Did you know Wade Memorial Chapel was wired by Thomas Edison?

So now that you have a little bit of history about Jeptha H. Wade let’s talk about this breathtaking chapel.  As I stated previously, the Wade Memorial Chapel is located inside of Lakeview Cemetery, and it was built to honor the late Jeptha H. Wade.  Jeptha H. Wade II, the grandson of Jeptha H. Wade, was the mastermind behind the chapel. The two men had an extraordinary bond, and after the passing of his grandfather, the younger Wade pondered a way to commemorate his grandfather’s memory resulting in the construction of the  Wade Memorial Chapel.

Believing that only the finest quality would do, young  Wade met with Louis Comfort Tiffany, son of Charles W. Tiffany founder of Tiffany & Co. Jewelers, to develop the design for this memorial chapel.  Tiffany was considered one of the most creative and prolific designers,  best known for his signature “Tiffany Lamps.”.  He agreed to take on this extensive project under one condition; Wade II had to agree to allow the chapel to become the first publicly illuminated building in Cleveland.  There were no objections, and the chapel was built in 1901.

It is one of the few interiors left in the world that was totally designed by Louis Comfort Tiffany and his studios.  It’s apparent the intended focus of the Chapel is the spectacular “Flight of Souls” stained glass window, which was the first element of the chapel to be constructed.  Before being installed, the window won a gold medal during the 1900 Exposition Universelle in Paris, giving it credibility as an important example of Tiffany’s highly- prized ecclesiastical work.  From the mosaic floor to the cuts of thousands of pieces of mosaic glass creating the intricate artwork on the walls which showcase the “River of Life” on one side of the chapel and the “River of Death” on the other, Tiffany definitely made his mark.  The exterior of the chapel was constructed by Hubbell & Benes  a local architectural firm responsible for many other notable buildings in Cleveland and features a classical Greek design.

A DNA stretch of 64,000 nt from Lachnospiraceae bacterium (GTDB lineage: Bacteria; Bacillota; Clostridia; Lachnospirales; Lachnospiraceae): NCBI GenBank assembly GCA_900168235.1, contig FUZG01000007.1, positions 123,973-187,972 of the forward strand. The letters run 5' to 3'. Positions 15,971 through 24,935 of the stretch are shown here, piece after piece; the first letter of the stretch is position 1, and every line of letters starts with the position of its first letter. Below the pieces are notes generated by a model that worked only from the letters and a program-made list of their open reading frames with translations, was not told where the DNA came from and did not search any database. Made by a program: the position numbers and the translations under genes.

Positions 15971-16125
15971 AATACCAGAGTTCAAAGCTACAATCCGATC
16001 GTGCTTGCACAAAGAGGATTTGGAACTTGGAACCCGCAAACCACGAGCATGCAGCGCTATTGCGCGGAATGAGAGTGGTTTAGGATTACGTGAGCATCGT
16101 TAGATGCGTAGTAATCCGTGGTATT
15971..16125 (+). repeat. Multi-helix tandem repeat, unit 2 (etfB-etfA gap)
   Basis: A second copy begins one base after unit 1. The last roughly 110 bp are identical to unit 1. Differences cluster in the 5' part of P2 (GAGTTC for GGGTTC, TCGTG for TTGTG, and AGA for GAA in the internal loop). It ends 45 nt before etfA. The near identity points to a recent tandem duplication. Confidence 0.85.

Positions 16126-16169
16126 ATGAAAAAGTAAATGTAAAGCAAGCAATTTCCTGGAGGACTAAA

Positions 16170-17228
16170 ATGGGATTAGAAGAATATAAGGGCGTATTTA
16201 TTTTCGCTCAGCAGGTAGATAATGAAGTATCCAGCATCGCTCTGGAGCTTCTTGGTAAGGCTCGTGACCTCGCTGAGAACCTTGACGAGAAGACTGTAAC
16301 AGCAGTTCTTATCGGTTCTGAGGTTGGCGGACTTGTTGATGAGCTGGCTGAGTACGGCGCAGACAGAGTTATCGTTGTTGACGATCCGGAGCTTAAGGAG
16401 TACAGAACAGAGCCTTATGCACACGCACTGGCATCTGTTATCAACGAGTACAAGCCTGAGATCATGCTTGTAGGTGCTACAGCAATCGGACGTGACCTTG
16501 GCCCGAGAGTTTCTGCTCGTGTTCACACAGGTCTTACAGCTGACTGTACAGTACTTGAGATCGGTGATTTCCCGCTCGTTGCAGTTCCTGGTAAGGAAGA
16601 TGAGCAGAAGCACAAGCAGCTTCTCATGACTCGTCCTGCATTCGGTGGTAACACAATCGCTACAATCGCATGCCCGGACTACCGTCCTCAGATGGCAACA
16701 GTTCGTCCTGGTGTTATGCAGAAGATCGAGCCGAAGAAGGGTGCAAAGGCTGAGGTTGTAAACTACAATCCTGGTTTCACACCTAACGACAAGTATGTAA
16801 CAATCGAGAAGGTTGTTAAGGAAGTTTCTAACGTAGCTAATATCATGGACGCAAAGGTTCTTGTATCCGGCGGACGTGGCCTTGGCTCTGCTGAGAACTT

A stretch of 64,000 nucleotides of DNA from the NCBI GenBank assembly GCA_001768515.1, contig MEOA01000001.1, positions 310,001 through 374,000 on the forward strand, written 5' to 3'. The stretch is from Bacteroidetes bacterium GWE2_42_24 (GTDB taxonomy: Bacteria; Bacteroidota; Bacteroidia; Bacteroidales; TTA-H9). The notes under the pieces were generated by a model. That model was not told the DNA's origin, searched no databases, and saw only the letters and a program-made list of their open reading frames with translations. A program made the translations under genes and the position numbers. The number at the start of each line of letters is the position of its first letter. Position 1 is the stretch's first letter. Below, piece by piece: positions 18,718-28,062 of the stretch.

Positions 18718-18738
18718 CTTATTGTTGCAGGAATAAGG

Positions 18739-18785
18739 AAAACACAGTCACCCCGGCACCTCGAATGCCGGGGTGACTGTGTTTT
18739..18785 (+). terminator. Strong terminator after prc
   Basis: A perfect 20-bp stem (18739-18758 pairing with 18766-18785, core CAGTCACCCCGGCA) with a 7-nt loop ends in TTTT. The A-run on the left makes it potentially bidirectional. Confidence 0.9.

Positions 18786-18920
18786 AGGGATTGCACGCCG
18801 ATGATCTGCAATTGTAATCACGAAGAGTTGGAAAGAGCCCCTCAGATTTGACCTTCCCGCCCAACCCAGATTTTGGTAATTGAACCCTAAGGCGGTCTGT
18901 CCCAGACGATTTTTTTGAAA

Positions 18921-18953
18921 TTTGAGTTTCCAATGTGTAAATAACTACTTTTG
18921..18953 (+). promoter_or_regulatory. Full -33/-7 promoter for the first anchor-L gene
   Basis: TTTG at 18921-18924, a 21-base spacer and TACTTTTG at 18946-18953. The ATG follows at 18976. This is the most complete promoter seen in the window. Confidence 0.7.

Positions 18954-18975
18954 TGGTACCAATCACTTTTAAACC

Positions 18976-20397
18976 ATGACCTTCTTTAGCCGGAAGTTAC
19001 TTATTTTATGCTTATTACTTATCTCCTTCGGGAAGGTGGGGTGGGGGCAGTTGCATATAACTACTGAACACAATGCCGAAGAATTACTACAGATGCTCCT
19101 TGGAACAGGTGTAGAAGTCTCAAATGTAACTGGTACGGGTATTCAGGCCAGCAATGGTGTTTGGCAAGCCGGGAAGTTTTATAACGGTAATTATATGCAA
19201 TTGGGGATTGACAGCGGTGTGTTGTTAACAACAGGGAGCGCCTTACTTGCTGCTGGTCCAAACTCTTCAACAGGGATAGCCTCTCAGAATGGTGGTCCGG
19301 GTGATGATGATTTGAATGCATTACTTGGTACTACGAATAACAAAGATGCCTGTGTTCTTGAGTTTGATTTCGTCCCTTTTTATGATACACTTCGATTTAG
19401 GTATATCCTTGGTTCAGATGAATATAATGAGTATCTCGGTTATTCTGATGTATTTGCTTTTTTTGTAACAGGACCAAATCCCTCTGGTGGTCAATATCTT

When Wade II commissioned the construction of the chapel, he specifically stated to create a structure that would last at least 500 years, with foundations carried down to solid rock 25 feet below the surface.  The doors that welcome guests weigh five tons and the pews were made out of wood shipped in from the holy land.  As if all of these facts aren’t already amazing, the wiring for the electrical work was done by none other than Tiffany’s good friend Thomas Alva Edison.

Leave a comment

Filed under Cleveland Public Power

No mystery, just electricity


This was the scene as Cleveland’s “whale wall” featuring “Song of the Whales” was dedicated in 1997.

Social media, Facebook specifically, has been awash with posts about the “mysterious” building with the whales on the wall. This last weekend, we were tagged in two posts on the subject, so we thought we would try and put an end to the intrigue.

Seasoned Clevelanders are very familiar with the site and if you ask some about Cleveland Public Power – they instantly think WHALES!  The “Whale Wall” is on the side of CPP’s former generation plant and is visible to anyone who drives The Shoreway. The plant has not generated power since 1977. Today, Cleveland Public Power operates a transmission substation on the property.

So now you know what happens on this site, but you’re probably still scratching your head trying to figure out why whales would be on the side of a building next to a lake – right?

The “Whale Walls” project was launched by artist Robert Wyland in 1981 in an effort to increase appreciation and understanding for aquatic habitats and the life within. In 2008, Wyland’s goal of painting one hundred of these walls was reached and the Wyland Foundation reveled in the success stating, ““Our goal with these projects over the last three decades has been to convey the urgency of conservation issues to the public. The health of our ocean and waterways are in jeopardy, not to mention the thousands of marine animals and plants that face extinction if we do nothing.”